External Monitor for type design

Hi,

what external monitor would you suggest for type design? What do you use?
What kind of specs should I consider when buying one for that purpose?

I'm looking for 27'' monitor and I work with a MacBook Pro Retina, so they should work fine together.

Thanks!

Comments

  • Hrant H. PapazianHrant H. Papazian Posts: 1,739
    edited December 2020
    "Hold my burin..."

    image
  • James PuckettJames Puckett Posts: 1,713
    edited December 2020
    Search newegg for “27" 4k”. If you’re just doing type design you don’t need to buy an expensive monitor because luminance and refresh rate don’t matter. If you’re also doing Photoshop or gaming buy the most expensive display you can afford.
  • Agree with James. 27"-32", 4K monitor. Newegg, or Amazon.

    I have one of these that I am reasonably happy with: 31.5" 4K monitor that is now only $350 new. https://www.amazon.com/Acer-ET322QK-Bbmiiprx-FREESYNC-Technology/dp/B07JQ3DJPP

    Cons: The monitor is a bit slow to wake from sleep. And it doesn’t give you a USB hub or have a wide selection of ports. (Just DisplayPort 1.2 and two HDMI.) Color is not great, although calibration helps.

    Pros: remarkably inexpensive, 10-bit color, and it also can swivel to portrait orientation if you ever need that. You can also adjust the height (vertical position) by sliding it up and down on the stand, which is a rare feature.

  • I find 27” with 4K resolution a bit off. If you use it on retina resolution, everything is too big, and with normal resolution everything is too small. I’m very happy with the size and resolution of my 27“ 5K iMac. I never thought I need a bigger screen. And retina resolution is definitely worth it. So that would leave you with one option, the 5K screen from LG. But you probably get a used iMac for that price. 
  • I have two monitors, the larger one directly in front of me with the smaller one off to the right just behind the mouse mat I find this arrangement very comfortable.  Having a second monitor is a game changer but having three monitors is useful if you have the space but not as big a change as the change from one to two.
    The monitor directly in front is an LG UHD 24UD58 24 Inch (3840 x 2160) and the one off to the right is a ViewSonic VX2475SMHL-4K 24-Inch (3840 x 2160). The software I use (Font Creator) is well adapted to a high DPI monitor.
  • Francisco TorresFrancisco Torres Posts: 6
    edited December 2020
    Search newegg for “27" 4k”. If you’re just doing type design you don’t need to buy an expensive monitor because luminance and refresh rate don’t matter. If you’re also doing Photoshop or gaming buy the most expensive display you can afford.
    Thanks. I'm buying it mainly for work reasons - 95% type design. Of course I want to be able to do more stuff with it. Maybe to watch some very good quality videos but definitely not gaming  :) 
    Agree with James. 27"-32", 4K monitor. Newegg, or Amazon.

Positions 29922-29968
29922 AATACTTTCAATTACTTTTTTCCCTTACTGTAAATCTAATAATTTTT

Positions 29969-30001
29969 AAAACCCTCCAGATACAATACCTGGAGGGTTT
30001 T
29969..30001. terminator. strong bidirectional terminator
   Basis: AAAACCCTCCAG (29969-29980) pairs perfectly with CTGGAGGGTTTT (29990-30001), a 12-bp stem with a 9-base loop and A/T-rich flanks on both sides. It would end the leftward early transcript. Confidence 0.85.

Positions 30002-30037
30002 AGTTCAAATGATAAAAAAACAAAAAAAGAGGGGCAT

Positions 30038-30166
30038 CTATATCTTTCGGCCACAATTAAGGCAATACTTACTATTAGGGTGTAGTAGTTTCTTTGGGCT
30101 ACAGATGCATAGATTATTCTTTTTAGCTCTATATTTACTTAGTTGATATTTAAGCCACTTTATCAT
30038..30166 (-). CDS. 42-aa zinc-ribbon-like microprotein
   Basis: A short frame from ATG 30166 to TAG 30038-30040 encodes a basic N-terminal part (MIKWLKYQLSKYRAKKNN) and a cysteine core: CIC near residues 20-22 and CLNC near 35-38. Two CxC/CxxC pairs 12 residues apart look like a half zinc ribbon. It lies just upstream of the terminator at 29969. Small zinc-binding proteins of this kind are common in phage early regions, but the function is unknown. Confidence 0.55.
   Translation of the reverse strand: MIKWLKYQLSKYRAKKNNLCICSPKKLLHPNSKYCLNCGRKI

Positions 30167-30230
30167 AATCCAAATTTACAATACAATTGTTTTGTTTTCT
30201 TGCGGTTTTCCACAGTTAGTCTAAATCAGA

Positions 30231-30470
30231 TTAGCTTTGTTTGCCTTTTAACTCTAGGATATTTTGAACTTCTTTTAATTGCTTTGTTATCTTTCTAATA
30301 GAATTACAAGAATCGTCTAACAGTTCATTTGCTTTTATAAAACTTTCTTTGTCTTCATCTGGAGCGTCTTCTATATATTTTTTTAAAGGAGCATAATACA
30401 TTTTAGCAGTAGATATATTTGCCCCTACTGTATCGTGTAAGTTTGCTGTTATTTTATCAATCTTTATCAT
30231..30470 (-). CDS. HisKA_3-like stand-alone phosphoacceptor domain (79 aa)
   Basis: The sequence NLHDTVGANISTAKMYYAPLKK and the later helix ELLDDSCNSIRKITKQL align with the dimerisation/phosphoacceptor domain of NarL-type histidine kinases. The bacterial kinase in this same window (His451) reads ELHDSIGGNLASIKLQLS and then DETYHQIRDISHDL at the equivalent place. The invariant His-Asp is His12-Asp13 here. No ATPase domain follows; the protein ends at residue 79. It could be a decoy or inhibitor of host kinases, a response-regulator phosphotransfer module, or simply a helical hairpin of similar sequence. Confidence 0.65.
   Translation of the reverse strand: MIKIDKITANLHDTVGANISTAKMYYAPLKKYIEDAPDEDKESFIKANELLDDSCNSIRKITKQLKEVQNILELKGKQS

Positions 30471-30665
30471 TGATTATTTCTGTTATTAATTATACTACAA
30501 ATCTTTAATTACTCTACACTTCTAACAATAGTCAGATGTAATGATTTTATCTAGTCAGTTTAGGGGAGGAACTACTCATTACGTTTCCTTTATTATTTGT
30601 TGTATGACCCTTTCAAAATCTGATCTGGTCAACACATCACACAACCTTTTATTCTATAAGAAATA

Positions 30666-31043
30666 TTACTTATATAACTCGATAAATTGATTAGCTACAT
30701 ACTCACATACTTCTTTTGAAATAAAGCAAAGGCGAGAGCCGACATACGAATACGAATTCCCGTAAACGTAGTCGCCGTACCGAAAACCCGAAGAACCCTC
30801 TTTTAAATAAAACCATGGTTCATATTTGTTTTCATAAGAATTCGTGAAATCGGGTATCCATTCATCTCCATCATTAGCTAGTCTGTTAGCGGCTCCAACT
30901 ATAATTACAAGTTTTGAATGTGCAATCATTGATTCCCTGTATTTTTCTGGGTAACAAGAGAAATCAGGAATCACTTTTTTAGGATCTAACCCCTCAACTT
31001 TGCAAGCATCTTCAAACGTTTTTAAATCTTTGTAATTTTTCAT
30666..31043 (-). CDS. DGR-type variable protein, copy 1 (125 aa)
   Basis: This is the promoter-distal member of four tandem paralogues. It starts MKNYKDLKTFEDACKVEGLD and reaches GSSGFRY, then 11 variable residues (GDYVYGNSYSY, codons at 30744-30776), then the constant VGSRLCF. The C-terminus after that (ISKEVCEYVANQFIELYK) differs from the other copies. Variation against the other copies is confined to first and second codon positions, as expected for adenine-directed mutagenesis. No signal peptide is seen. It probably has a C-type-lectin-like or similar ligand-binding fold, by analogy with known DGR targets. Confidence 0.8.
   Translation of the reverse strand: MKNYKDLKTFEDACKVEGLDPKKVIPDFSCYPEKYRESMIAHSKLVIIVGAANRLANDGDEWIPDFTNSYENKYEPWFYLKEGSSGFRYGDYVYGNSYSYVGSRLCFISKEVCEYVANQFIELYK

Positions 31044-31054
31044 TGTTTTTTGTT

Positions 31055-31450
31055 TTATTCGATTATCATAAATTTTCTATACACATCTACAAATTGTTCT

I have one of these that I am reasonably happy with: 31.5" 4K monitor that is now only $350 new. https://www.amazon.com/Acer-ET322QK-Bbmiiprx-FREESYNC-Technology/dp/B07JQ3DJPP

    Cons: The monitor is a bit slow to wake from sleep. And it doesn’t give you a USB hub or have a wide selection of ports. (Just DisplayPort 1.2 and two HDMI.) Color is not great, although calibration helps.

    Pros: remarkably inexpensive, 10-bit color, and it also can swivel to portrait orientation if you ever need that. You can also adjust the height (vertical position) by sliding it up and down on the stand, which is a rare feature.

    Great Thomas.
    It looks nice! 31.5'' may be a little big for my workspace at the moment, but I will consider it.

    I'm able to spend a little more that $350. But that's my big question - How much should I spend? I think $600 would be my limit. 

    the 5K screen from LG. But you probably get a used iMac for that price. 
    It would be a great option, but I don't want to spend that money. Thanks for your suggestions anyway Georg.
  • The question really comes down to what resolution you really want. A 4K screen at 27" is actually only around ~164 DPI. The same resolution at 24" is 180DPI. At 21", you just pop up to 209DPI. The problem of course is that as the pixel density goes up, the price also goes up.

    With a quick look around, this one seems generally workable. It is 180DPI but a good size and pretty close to 200:
    https://www.newegg.com/dell-210-adzc-23-8/p/N82E16824260661

    Otherwise you'll be jumping up to around $1300 for a 5K 27" screen (or find a refurb iMac—either the 4K 21.5" or 5K 27" will get you to 200DPI).

    Usually monitor ads won't tell you the exact DPI resolution, so I use https://www.sven.de/dpi/ to evaluate. Very handy!


    As an aside, if any of y'all are looking to pick up a cheap, high dpi Windows test machine, the Surface Go is pretty great. $400 for a 217DPI screen.

  • Chris LozosChris Lozos Posts: 1,281
    edited December 2020
    I am so spoiled rotten with may 27"5k iMac. I save money on paper and toner cartridges because of the hi resolution on screen.  I also do a lot of PhotoShop and AI work daily and of course, I am broke now ;-)
  • It may depend also a bit on what app you use and how workable you find its interface at different sizes. Although it is just a simulation, doing half-res (non-retina) 2560x1440 at 27" at first glance my interface elements are just way too tiny for my taste; YMMV.

    So, if I was going to go to 5K, I would want at least a 31.5" screen, but 5K monitors bigger than 27" are apparently not a thing yet. So I am waiting until they exist, and are reasonably affordable.
  • But at 27“ the 2560 resolution gives you the default UI size of macOS. Very close to what you get on MacBooks and and exactly the size of the iMacs. Not sure about Windows UI.
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